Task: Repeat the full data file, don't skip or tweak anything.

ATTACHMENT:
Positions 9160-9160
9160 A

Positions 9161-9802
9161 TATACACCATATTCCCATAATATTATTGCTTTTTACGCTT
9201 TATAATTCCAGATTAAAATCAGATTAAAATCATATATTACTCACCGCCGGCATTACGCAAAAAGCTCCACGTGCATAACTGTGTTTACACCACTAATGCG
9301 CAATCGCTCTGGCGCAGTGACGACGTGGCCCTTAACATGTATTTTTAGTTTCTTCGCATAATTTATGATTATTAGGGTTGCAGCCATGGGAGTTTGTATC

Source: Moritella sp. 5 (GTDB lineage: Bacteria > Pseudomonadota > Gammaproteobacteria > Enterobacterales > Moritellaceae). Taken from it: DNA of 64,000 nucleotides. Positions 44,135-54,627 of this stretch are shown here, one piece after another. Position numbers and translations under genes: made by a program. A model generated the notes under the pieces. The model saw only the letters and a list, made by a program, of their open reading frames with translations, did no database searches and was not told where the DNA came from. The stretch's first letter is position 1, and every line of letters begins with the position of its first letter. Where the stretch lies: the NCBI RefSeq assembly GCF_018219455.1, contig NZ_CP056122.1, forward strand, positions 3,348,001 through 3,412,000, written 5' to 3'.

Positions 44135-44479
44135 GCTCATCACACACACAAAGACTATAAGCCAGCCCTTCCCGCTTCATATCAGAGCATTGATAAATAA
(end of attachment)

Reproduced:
Positions 9160-9160
9160 A

Positions 9161-9802
9161 TATACACCATATTCCCATAATATTATTGCTTTTTACGCTT
9201 TATAATTCCAGATTAAAATCAGATTAAAATCATATATTACTCACCGCCGGCATTACGCAAAAAGCTCCACGTGCATAACTGTGTTTACACCACTAATGCG
9301 CAATCGCTCTGGCGCAGTGACGACGTGGCCCTTAACATGTATTTTTAGTTTCTTCGCATAATTTATGATTATTAGGGTTGCAGCCATGGGAGTTTGTATC

Source: Moritella sp. 5 (GTDB lineage: Bacteria > Pseudomonadota > Gammaproteobacteria > Enterobacterales > Moritellaceae). Taken from it: DNA of 64,000 nucleotides. Positions 44,135-54,627 of this stretch are shown here, one piece after another. Position numbers and translations under genes: made by a program. A model generated the notes under the pieces. The model saw only the letters and a list, made by a program, of their open reading frames with translations, did no database searches and was not told where the DNA came from. The stretch's first letter is position 1, and every line of letters begins with the position of its first letter. Where the stretch lies: the NCBI RefSeq assembly GCF_018219455.1, contig NZ_CP056122.1, forward strand, positions 3,348,001 through 3,412,000, written 5' to 3'.

Positions 44135-44479
44135 GCTCATCACACACACAAAGACTATAAGCCAGCCCTTCCCGCTTCATATCAGAGCATTGATAAATAA